The Montgomery Park building’s back-and-forth legal battle to reopen the bidding for the Maryland Insurance Administration’s lucrative Baltimore lease will go before the state’s top court.
The Court of Appeals on Friday agreed to hear Montgomery Park’s challenge to a lower court ruling that the Department of General Services, the state’s leasing agency, validly renewed MIA’s lease and withdrew its request for bids even though Montgomery Park had a competitive offer on the table.
In its successful request for high court review, Montgomery Park said DGS acted arbitrarily by canceling the request for bids without having made an independent, written finding explaining its cancellation decision.
Montgomery Park is also challenging the intermediate Court of Special Appeals’ ruling that the office building, in Pigtown, lacked legal standing to challenge the renewal of MIA’s lease at 200 St. Paul Place once the request for bids was canceled.
The Maryland Board of Public Works approved DGS’s controversial renewal in January 2020 amid Montgomery Park’s legal challenge. The 10-year lease in downtown Baltimore is set at about $17 million.
“Maryland procurement law was designed to increase confidence in state procurement, ensure fair and equitable treatment of all persons who deal with the system, and provide safeguards for maintaining a procurement system of quality and integrity,” Montgomery Park’s attorney, Christopher J. Olsen, wrote in its petition for Court of Appeals review.
“To those ends, when an agency like DGS makes certain decisions regarding a procurement – e.g., selecting an offeror for award, canceling a solicitation, or awarding a sole-source contract – Maryland law requires the agency to prepare an official ‘determination’ to support each decision,” added Olsen, of Henner & Scarbrough LLP in Atlanta. “This requirement provides taxpayers and bidders with the appropriate level of transparency as to why the state has decided to select a particular bidder for award, or to select no one at all and award a non-competitive sole source contract.”
Olsen’s argument had won in the Maryland Board of Contract Appeals, which held that DGS had acted arbitrarily and capriciously in withdrawing the request for bids based solely on objections raised by then-MIA chief Al Redmer, who favored renewing the lease.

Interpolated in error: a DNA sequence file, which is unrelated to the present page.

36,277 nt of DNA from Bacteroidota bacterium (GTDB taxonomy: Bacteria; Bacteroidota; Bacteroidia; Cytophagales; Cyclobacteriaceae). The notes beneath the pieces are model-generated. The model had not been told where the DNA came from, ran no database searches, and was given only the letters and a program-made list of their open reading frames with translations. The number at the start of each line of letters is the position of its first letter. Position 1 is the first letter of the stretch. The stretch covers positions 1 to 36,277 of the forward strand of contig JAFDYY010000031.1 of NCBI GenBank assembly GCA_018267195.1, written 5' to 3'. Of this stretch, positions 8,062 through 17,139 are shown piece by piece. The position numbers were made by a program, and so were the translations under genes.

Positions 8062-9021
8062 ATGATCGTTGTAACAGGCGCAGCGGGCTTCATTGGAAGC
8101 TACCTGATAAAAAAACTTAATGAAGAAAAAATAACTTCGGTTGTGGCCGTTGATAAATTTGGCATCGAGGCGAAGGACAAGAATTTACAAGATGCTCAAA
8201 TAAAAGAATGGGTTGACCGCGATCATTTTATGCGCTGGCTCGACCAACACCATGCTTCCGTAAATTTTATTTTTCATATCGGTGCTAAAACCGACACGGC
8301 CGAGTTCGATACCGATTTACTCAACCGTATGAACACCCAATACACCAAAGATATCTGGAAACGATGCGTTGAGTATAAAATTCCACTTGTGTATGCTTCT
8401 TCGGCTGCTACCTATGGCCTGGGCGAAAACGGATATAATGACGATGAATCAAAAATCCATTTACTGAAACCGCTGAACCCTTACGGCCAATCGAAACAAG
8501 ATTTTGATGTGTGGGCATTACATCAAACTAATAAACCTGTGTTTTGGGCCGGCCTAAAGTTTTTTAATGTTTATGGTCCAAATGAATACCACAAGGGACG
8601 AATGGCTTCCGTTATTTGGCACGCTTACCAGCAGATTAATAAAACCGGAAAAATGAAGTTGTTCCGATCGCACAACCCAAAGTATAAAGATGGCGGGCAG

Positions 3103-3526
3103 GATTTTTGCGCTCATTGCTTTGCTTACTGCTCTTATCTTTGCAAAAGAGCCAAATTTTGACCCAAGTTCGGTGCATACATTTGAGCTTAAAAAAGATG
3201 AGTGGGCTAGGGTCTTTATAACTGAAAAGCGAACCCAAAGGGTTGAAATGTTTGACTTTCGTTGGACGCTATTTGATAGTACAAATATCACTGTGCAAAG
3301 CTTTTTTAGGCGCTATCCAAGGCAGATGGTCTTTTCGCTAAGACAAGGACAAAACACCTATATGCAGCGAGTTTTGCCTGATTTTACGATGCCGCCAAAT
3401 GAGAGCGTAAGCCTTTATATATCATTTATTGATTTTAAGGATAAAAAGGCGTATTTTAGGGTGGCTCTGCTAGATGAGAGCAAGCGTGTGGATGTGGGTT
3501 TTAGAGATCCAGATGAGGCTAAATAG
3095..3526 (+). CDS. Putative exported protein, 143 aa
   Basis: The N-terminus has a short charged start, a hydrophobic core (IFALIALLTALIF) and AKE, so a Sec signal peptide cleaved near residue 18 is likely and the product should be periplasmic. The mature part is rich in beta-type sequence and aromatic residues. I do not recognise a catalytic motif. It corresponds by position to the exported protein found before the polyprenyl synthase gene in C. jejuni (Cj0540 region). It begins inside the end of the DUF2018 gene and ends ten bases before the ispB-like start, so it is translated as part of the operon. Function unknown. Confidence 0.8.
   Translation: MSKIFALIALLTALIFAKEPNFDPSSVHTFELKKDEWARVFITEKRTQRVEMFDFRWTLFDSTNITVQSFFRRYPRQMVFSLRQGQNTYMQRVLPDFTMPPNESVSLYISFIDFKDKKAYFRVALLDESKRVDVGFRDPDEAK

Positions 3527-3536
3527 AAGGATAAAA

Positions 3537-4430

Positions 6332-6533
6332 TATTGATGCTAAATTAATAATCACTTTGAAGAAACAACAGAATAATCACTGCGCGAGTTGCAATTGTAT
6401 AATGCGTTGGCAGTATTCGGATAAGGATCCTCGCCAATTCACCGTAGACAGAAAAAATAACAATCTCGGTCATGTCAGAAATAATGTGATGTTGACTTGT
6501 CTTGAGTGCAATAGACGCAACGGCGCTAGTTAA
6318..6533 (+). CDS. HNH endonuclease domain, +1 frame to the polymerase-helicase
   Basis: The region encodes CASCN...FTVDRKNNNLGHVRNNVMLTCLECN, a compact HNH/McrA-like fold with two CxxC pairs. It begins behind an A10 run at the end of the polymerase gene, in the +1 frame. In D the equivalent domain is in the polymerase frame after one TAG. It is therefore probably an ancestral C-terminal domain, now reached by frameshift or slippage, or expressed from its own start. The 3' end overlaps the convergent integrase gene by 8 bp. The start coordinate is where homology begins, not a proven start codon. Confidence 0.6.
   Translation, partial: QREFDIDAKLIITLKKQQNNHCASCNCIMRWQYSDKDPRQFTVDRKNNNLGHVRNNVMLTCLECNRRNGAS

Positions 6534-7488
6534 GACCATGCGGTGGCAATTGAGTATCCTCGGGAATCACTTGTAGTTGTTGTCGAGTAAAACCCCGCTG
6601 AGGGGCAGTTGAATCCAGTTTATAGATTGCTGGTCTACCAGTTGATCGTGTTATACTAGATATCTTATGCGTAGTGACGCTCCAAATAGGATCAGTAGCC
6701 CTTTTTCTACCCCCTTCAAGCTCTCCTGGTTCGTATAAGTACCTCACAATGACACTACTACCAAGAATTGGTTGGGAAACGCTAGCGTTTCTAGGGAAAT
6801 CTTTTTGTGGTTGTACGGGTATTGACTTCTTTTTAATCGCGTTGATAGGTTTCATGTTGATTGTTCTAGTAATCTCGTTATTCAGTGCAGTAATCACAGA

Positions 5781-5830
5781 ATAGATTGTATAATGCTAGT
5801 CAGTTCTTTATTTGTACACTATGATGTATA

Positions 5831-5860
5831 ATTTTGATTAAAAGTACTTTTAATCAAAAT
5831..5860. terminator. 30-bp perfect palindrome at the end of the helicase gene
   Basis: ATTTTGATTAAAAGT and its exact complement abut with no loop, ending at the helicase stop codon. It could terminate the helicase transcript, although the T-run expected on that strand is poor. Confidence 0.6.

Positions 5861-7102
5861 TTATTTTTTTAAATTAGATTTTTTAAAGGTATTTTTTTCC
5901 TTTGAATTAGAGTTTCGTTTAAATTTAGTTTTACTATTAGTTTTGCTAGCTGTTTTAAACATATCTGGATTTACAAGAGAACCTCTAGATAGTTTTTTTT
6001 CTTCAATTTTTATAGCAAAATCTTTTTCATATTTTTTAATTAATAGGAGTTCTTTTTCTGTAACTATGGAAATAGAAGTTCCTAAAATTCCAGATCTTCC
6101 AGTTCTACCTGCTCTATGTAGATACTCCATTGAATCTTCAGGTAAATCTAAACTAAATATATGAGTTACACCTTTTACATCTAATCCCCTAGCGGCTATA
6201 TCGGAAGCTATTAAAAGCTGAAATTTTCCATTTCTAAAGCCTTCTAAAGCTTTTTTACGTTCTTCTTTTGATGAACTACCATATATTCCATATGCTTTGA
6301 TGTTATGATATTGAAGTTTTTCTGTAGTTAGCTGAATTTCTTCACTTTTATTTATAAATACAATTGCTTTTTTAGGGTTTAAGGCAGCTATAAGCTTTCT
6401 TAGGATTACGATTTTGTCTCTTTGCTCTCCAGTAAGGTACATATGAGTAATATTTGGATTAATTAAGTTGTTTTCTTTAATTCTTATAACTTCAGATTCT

Redmer expressed concern that experienced MIA employees would quit because Montgomery Park is not easily accessible by public transportation and that the agency’s regulatory operations would be delayed during the weeks-long relocation.
The Board of Contract Appeals said DGS wrongly accepted Redmer’s objections without investigating whether his concerns were justified. But the Court of Special Appeals said DGS and its procurement officer, Wendy Scott-Napier, were under no legal obligation to investigate.
“The procurement officer relied on the rationale articulated by the head of the tenant agency, who is closer to its needs and concerns than the board is, and Montgomery Park offered no evidence or testimony that undermined Commissioner Redmer’s reasons for requesting the cancellation or the procurement officer’s decision to rely on them,” the Court of Special Appeals stated in its reported February decision that drew criticism from the vanquished bidder.
“If DGS’s procurement officer can nullify the results of a competitive procurement based upon statements from an individual outside the procurement agency, as the Court of Special Appeals held, then why can’t a procurement officer justify a decision with statements that appeared in a newspaper article? Or letters from a disappointed bidder and its lobbyists,” Olsen wrote in the petition for review. “According to the Court of Special Appeals, a procurement officer has no obligation to verify the accuracy of those statements.”
Olsen added that Montgomery Park has standing as an “interested” and “aggrieved” party to challenge the lease’s renewal.
DGS countered that neither state law nor regulation requires a procurement officer to investigate a tenant’s stated reasons for wanting to renew a lease.
The Board of Contract Appeals’ call for an investigation “does not ‘increase confidence’ in the state procurement system, ‘ensure fair and equitable treatment of all persons who deal with the system,’ or maintain ‘quality and integrity’ within that system,” Assistant Maryland Attorney General Patrick D. Sheridan wrote in DGS’s unsuccessful request that the high court deny Montgomery Park’s request for review. “To the contrary, the board’s action was itself arbitrary and capricious, and signaled the board’s willingness to disregard the law to reach the result it considered to be fair.”
In addition, Montgomery Park lacked standing because DGS’s canceled solicitation for bids “ ‘severed the relationships among Montgomery Park, DGS, and MIA for procurement purposes,’ ” Sheridan wrote, quoting from the Court of Special Appeals decision.
Montgomery Park is majority owned by Himmelrich Associates Inc. in Baltimore.
Kornblatt Co. owns 200 St. Paul Place.
The Court of Appeals is scheduled to hear arguments in October and expected to issue its decision by Aug. 31, 2023. The case is docketed at the high court as Montgomery Park LLC v. Maryland Department of General Services, No. 12, September Term 2022.